It was a disastrous weekend in Chicago for the Brewers, who managed all of two runs as they were shut out twice in a four-game series at Wrigley Field. First place in the division was swiftly surrendered as the Brewers bats went cold; Milwaukee now sits tied for third, 1.5 games back.
The cold bats highlight what has been a problem all year. Following this weekend’s paltry effort, the Brewers now have a .673 OPS, better only than the Padres and Marlins among National League clubs. Which is to say, among National League clubs that are actually trying to win, the Brewers have had the worst offense.
It’s easy to blame Eric Thames’s absence for Milwaukee’s struggles over the weekend. He has been the club’s best hitter all year, and Lorenzo Cain has been the only one carrying the weight with Thames. I think it’s fair to expect Ryan Braun and Christian Yelich to pick up the slack soon; neither is performing that far before average, and power can be a fickle beast in April. But that leaves at least three slots in the order in flux, and possibly more. The Brewers have been among the bottom five teams at both catcher and second base this season, and they would be at shortstop as well if it weren’t for the golden glovework of Orlando Arcia, whose bat has been ice cold.
Perhaps one of those problems can be solved by the recent return of Manny Pina from the disabled list, and Stephen Vogt’s eventual return. But despite the depth on the Milwaukee roster, nobody has begun to look like a solution at second base. One of the strengths of this roster was supposed to be its ability to provide a hot hand, but none of the second basemen has pulled it together in the season’s first month. Jonathan Villar’s .275/.301/.325 triple-slash line leads the second base trio of himself, Hernan Perez and Eric Sogard across the board. Sogard owns just a .352 OPS in 57 plate appearances, and only his defensive versatility is keeping him on the roster at this point.
Despite the number of players who can play multiple positions on Milwaukee’s roster, the reality of the defensive spectrum means that unless the Brewers shop for second base help from outside the organization, there will always be at least one weak spot in the lineup. Realistically, there will likely be two or three, as Arcia’s glove makes him too good to replace at shortstop and the catching duo of Pina and Vogt can be suspect even when healthy.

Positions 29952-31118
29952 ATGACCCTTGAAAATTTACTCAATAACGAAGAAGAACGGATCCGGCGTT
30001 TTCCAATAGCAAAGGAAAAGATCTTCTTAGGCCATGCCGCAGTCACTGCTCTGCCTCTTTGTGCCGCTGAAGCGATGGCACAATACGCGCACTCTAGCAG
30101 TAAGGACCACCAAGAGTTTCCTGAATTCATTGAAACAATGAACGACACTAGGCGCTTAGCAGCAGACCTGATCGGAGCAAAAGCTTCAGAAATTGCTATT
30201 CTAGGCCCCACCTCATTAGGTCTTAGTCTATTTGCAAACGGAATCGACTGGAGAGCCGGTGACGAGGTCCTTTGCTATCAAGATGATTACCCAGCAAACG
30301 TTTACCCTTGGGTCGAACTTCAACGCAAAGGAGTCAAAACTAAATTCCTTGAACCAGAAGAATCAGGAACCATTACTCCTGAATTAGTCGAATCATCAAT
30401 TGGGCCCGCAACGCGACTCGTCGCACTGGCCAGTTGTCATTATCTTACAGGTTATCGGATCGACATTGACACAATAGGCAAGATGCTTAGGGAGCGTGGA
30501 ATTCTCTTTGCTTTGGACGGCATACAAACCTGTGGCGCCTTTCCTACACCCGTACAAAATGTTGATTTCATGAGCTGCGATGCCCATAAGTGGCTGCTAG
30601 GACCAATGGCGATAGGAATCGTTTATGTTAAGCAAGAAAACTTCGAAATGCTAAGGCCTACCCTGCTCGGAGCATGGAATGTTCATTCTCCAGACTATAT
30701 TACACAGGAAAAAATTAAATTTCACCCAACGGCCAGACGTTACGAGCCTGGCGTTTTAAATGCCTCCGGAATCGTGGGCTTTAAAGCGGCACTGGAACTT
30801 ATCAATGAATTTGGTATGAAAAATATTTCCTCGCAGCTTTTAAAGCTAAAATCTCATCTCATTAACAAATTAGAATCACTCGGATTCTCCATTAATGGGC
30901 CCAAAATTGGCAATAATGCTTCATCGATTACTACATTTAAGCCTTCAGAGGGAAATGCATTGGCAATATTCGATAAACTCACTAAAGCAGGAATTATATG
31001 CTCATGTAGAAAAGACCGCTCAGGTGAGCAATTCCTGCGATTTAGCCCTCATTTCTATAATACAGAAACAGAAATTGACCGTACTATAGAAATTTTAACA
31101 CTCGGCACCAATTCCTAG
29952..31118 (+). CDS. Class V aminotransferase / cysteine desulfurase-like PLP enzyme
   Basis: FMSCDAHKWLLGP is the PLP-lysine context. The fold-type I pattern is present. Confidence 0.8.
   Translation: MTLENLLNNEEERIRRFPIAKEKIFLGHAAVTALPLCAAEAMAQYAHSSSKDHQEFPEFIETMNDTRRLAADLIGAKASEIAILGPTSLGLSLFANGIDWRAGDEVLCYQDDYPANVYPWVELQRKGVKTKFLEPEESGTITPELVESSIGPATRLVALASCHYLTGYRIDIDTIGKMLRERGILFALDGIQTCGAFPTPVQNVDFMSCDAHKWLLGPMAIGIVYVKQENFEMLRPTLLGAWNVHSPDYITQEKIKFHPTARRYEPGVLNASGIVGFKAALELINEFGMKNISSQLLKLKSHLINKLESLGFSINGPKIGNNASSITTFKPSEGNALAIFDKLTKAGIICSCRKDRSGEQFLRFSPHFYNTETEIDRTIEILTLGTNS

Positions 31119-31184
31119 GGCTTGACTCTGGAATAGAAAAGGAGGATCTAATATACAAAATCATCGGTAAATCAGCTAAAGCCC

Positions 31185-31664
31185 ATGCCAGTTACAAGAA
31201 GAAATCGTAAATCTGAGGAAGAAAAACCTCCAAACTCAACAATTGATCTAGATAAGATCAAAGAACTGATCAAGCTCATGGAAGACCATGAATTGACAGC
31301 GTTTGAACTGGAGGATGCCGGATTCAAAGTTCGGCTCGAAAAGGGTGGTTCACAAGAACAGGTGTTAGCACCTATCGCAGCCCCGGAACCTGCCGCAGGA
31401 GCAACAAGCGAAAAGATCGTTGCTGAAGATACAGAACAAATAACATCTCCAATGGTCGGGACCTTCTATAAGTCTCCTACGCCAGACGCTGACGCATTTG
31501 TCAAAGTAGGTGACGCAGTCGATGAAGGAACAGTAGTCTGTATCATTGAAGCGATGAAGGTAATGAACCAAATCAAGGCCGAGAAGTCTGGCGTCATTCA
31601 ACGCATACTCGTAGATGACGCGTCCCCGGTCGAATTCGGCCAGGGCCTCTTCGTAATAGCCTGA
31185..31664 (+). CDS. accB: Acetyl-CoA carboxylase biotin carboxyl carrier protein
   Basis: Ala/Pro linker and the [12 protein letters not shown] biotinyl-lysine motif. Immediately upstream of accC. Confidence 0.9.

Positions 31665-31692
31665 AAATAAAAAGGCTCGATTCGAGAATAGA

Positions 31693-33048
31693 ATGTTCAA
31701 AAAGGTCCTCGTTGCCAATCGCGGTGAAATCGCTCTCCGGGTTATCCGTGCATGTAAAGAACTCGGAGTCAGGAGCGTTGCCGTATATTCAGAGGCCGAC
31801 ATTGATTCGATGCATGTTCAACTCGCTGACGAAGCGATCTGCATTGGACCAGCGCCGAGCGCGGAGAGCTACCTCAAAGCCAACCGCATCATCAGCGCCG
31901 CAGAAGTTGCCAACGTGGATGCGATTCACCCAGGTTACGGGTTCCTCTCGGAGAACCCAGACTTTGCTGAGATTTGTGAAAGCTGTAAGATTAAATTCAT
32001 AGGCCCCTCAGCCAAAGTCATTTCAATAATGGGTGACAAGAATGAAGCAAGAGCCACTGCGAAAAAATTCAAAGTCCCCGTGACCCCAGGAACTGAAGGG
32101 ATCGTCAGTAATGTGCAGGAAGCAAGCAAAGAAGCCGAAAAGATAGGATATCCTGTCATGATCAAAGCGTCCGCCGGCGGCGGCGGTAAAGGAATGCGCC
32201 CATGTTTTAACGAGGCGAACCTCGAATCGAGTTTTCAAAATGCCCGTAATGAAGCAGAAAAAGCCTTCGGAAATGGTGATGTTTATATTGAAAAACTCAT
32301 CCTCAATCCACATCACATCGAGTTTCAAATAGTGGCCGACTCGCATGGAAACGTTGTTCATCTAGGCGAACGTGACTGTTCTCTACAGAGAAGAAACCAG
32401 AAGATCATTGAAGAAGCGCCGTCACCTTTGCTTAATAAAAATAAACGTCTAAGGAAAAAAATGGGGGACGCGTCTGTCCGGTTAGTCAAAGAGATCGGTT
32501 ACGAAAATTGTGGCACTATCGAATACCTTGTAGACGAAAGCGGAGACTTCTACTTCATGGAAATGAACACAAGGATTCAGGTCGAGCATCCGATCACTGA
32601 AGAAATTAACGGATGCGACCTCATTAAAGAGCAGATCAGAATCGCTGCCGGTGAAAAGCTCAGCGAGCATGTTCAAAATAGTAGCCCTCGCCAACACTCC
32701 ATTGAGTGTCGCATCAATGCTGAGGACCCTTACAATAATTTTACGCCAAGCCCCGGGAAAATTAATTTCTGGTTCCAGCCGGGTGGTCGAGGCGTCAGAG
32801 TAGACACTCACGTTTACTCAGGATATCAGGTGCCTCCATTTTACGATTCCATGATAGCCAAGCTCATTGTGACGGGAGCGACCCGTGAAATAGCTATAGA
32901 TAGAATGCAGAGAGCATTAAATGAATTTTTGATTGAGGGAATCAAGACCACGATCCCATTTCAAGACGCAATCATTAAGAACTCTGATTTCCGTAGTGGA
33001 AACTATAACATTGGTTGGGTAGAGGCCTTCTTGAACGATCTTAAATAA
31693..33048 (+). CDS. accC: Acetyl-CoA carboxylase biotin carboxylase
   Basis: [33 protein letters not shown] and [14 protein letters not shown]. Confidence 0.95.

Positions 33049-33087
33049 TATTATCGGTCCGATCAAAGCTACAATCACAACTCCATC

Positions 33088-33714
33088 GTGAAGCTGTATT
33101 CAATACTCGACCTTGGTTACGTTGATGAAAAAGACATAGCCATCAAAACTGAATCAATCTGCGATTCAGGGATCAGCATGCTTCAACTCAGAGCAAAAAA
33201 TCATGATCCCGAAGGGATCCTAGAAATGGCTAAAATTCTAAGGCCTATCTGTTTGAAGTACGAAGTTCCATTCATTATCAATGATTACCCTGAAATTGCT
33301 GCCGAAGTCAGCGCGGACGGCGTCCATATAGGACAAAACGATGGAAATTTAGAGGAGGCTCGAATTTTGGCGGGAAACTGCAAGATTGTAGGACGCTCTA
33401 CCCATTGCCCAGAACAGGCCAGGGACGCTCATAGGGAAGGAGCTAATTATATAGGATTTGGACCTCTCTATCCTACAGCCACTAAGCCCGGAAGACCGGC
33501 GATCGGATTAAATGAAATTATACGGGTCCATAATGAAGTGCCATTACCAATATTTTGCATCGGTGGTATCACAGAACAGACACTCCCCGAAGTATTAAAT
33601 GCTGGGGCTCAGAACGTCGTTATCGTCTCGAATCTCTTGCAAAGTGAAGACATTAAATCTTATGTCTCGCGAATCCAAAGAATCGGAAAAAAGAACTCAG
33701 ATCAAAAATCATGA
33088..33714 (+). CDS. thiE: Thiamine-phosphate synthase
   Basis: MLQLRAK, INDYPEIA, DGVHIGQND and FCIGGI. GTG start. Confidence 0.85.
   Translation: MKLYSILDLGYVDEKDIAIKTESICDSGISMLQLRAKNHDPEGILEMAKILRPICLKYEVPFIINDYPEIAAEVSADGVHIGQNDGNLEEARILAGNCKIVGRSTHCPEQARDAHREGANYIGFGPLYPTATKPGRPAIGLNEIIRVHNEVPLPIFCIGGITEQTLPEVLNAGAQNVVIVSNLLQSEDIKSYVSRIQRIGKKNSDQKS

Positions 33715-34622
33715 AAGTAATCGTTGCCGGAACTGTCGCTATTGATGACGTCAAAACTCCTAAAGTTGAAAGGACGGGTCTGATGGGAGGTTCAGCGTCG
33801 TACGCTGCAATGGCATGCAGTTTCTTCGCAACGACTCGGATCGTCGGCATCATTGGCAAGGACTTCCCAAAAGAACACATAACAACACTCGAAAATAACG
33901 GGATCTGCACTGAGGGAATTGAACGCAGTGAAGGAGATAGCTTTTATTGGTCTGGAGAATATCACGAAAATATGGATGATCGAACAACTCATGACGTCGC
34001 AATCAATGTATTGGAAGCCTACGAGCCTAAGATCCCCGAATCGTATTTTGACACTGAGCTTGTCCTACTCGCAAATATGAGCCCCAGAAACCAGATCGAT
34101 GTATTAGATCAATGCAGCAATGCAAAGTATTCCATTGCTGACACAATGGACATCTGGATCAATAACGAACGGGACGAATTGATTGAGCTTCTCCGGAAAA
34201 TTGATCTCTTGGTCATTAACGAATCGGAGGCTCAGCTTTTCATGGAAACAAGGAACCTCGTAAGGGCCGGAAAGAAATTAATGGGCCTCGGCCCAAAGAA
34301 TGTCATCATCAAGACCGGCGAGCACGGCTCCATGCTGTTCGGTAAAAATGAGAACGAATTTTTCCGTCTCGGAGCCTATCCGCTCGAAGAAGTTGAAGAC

We’re through roughly the first full month of play now. This squad navigated its first 30 games with a winning record largely on the back of its bullpen and its defense, with an honorable mention to a much-maligned starting rotation that has proven neither as necessary nor as bad as people expected. Baseball Prospectus’s Park Adjusted Defensive Efficiency (PADE) has Milwaukee as the fourth-best defensive team in the majors thus far, making roughly 2.5 percent more plays than the average squad. The Brewers also have the fifth best bullpen by DRA at 3.00, a particularly impressive mark given the workload they’ve faced. And as mediocre as Milwaukee’s 4.70 starters’ DRA sounds, it ranks a respectable 16th in the league.
I don’t expect this Brewers offense to stay the worst in the league (among those trying). I expect the second base crew to improve, even if marginally, and I expect Yelich and Braun to inch towards their career numbers and become the heart-of-the-order forces the club needs. But it was easy to make the assumption that after this team beefed up the lineup this offseason, it would be the offense that would carry the squad.
Right now, the Brewers look like they have the gloves and the relievers to make a push for the postseason. The question, odd as it might have seemed a month ago, is if they have enough oomph in the lineup. Let this weekend’s drudgery agianst Chicago be a wake-up call. Especially without Eric Thames, this team needs to find stability at second base or catcher, or its should-be stars like Yelich and Braun need to step up. Ideally, the answer is both, but without at least one or the other, expect more disappointing, frustrating series like this weekend’s sweep.
1 comment on “The Run-Scoring Drought as Milwaukee’s Wake Up Call”
Really good analysis. I believe they were actually swept 3/4 in Chicago though.